94 Lithuania 6.00 2014
94 Bulgaria 6.00 2014
96 Greece 5.90 2014
97 Gabon 5.80 2005
97 Zimbabwe 5.80 2011
97 Turkey 5.80 2014
100 Madagascar 5.70 2012
100 Spain 5.70 2014
100 Côte d'Ivoire 5.70 2015
103 Haiti 5.60 2012
103 Macedonia 5.60 2015
105 Trinidad and Tobago 5.50 1992
105 Dem. Rep. Congo 5.50 2012
107 Malawi 5.40 2010
107 Seychelles 5.40 2013
107 Ghana 5.40 2012
107 Nigeria 5.40 2009
107 Angola 5.40 2008
112 Jamaica 5.30 2004
113 Rwanda 5.20 2013
113 China 5.20 2012
113 Mozambique 5.20 2008
113 St. Lucia 5.20 1995
117 Papua New Guinea 5.10 2009
117 Dominican Republic 5.10 2015
117 Mexico 5.10 2014
117 Uruguay 5.10 2015
117 United States 5.10 2013
122 Togo 5.00 2015
122 Nicaragua 5.00 2014
122 Cabo Verde 5.00 2007
125 Djibouti 4.90 2013
125 Chad 4.90 2011
127 The Gambia 4.80 2003
127 Argentina 4.80 2014
127 Chile 4.80 2015
130 Israel 4.70 2012
130 Kenya 4.70 2005
132 Peru 4.60 2015
132 Malaysia 4.60 2009
134 Guyana 4.50 1998
134 Cameroon 4.50 2014
134 Ecuador 4.50 2015
134 Comoros 4.50 2013
134 Guinea-Bissau 4.50 2010
139 Guatemala 4.40 2014
140 Costa Rica 4.30 2015
141 Congo 4.20 2011
142 Paraguay 4.10 2015
143 Swaziland 4.00 2009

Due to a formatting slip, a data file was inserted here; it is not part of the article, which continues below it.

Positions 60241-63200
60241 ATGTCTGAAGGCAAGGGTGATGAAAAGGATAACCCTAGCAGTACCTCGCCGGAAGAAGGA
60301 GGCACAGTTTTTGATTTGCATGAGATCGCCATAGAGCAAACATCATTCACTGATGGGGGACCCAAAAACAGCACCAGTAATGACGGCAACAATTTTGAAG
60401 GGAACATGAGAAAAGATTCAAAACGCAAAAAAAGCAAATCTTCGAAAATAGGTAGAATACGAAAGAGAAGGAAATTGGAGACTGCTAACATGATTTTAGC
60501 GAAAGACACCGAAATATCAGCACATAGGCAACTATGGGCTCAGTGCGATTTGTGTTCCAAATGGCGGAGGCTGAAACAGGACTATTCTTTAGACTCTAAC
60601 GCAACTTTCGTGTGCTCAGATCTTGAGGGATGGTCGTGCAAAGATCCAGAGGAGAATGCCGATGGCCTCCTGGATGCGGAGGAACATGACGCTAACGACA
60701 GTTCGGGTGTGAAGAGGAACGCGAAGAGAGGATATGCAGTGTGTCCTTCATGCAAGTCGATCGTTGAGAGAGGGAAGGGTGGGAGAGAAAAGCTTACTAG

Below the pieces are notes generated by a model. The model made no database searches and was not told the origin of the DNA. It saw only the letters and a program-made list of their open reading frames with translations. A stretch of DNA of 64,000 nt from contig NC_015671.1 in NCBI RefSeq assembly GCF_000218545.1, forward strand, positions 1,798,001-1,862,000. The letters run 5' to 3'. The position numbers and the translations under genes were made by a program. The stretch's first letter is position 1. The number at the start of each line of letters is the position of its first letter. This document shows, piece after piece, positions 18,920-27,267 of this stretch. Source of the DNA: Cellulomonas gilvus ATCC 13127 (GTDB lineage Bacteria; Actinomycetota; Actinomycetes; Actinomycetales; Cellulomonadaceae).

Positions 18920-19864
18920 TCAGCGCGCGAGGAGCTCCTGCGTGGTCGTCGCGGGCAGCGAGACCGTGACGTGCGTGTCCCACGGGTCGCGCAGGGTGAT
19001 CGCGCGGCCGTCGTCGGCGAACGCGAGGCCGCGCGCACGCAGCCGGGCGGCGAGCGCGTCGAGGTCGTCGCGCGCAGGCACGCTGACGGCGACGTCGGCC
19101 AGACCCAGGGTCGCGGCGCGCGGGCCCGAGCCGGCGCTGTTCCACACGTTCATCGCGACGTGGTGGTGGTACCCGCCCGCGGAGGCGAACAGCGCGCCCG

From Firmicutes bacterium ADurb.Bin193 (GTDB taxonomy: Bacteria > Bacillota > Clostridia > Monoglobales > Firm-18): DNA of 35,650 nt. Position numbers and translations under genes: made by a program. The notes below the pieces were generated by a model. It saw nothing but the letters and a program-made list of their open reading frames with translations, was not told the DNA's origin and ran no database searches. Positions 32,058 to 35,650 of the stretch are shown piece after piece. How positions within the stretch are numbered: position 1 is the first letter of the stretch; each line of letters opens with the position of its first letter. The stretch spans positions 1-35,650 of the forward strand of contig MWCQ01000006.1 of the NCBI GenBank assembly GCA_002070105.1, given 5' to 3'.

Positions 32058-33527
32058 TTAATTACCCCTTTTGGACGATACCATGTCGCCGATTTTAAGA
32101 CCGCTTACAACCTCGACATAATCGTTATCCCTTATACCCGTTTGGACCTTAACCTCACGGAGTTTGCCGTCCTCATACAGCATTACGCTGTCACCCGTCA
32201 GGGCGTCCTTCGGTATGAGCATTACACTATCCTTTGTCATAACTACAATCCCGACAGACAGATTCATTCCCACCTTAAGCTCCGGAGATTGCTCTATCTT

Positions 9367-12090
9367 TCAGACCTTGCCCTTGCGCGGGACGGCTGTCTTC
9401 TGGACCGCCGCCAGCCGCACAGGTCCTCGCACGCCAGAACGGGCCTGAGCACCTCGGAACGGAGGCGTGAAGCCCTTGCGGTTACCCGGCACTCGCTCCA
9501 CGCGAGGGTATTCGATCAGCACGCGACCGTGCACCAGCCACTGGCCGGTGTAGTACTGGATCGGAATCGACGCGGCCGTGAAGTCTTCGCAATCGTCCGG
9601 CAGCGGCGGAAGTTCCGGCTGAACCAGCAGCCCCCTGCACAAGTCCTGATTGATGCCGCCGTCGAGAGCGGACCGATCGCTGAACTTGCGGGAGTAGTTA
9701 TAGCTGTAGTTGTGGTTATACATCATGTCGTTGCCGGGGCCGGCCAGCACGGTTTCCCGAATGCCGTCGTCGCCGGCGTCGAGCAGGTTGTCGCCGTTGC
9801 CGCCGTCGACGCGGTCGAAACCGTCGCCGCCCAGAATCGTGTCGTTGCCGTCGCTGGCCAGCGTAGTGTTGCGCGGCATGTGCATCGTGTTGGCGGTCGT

144 Bolivia 3.80 2015
145 Brazil 3.60 2015
145 Colombia 3.60 2015
145 Honduras 3.60 2015
148 Panama 3.50 2015
149 Central African Republic 3.30 2008
149 Namibia 3.30 2009
151 Benin 3.20 2015
151 Venezuela 3.20 2006
151 Belize 3.20 1999
154 Zambia 2.90 2015
155 Lesotho 2.80 2010
155 Botswana 2.80 2009
157 South Africa 2.50 2011
158 Suriname 1.00 1999

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Development Relevance: The World Bank Group’s goal of promoting shared prosperity has been defined as fostering income growth of the bottom 40 per cent of the welfare distribution in every country. Income distribution data and the Gini coefficient measure inequality in income or consumption and important indicators for measuring shared prosperity.